by Carmel Haynes

The legal fraternity in Barbados is being encouraged to look for a less litigious way of settling legal disputes.

Through a four-day workshop on alternative dispute resolution, members of the judiciary and local Bar Association are being sensitised to the integration of mediation into the civil justice system.

Natalie Johnson, acting programme director in the Justice Improvement Programme secretariat, which is sponsoring the course, said the sessions were a culmination of three years of planning. She added that the project, which started last year, would extend over the next three years and was aimed at introducing alternative dispute resolution into the judicial sector.

Workshop leader Allan Stitt, president of Canadian mediation consultants Stitt Feld Handy Group, advocated the alternative dispute resolution process as a way of avoiding the court process, which can be expensive, time-consuming and public.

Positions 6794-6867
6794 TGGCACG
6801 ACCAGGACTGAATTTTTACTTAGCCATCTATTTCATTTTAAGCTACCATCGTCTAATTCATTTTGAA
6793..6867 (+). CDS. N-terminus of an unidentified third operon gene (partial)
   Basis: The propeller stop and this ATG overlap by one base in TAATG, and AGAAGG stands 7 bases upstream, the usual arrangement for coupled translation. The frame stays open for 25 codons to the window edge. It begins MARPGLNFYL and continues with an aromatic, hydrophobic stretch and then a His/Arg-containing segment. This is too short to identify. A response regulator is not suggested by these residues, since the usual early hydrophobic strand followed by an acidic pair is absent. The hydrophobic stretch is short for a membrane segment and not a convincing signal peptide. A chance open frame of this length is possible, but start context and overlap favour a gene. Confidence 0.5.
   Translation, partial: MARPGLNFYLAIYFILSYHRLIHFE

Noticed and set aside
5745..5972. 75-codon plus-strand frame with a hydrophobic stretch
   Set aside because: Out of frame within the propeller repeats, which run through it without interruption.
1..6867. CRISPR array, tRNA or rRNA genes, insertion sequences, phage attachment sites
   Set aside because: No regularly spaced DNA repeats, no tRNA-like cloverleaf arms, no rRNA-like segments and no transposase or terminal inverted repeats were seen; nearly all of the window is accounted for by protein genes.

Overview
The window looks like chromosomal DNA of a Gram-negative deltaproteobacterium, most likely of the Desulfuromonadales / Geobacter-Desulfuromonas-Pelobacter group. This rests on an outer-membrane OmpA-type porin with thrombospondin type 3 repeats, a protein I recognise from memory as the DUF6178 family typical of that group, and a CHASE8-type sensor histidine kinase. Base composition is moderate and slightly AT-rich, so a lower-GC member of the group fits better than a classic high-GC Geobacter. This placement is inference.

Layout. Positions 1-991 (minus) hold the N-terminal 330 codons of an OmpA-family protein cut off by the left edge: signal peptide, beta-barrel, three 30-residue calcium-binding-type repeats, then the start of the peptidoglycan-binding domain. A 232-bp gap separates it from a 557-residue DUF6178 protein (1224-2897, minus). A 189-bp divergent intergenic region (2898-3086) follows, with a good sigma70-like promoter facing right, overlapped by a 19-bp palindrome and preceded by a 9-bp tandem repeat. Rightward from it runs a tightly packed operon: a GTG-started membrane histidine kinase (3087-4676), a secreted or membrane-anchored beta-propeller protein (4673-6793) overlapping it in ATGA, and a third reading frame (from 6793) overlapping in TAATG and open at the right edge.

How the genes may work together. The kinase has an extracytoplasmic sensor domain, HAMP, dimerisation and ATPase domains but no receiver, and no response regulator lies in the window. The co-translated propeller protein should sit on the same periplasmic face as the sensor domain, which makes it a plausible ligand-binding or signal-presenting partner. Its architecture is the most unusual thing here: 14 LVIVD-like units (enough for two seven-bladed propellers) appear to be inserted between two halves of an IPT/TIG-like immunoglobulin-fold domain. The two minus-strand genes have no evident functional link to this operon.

He offered mediation as way to work out disputes creatively, providing for more of a “win-win situation” as opposed to a “win-lose or lose-lose, which litigation can be”.

Yesterday and Friday, judges and magistrates were provided with a better understanding of the mediation process through a short advanced course on assisting in negotiation more effectively.

Tomorrow and Tuesday, the workshop will include discussion on the issues surrounding mediation, and interactive mediation demonstrations.

Stitt said some lawyers had reservations about mediation because early settlements reduced their fees, but he added that others appreciated the benefits it provided for their clients.

The Toronto-based mediator added that the public would be introduced to negotiation and mediation practices for resolving conflicts in the home, or workplace through a workshop being organized for January.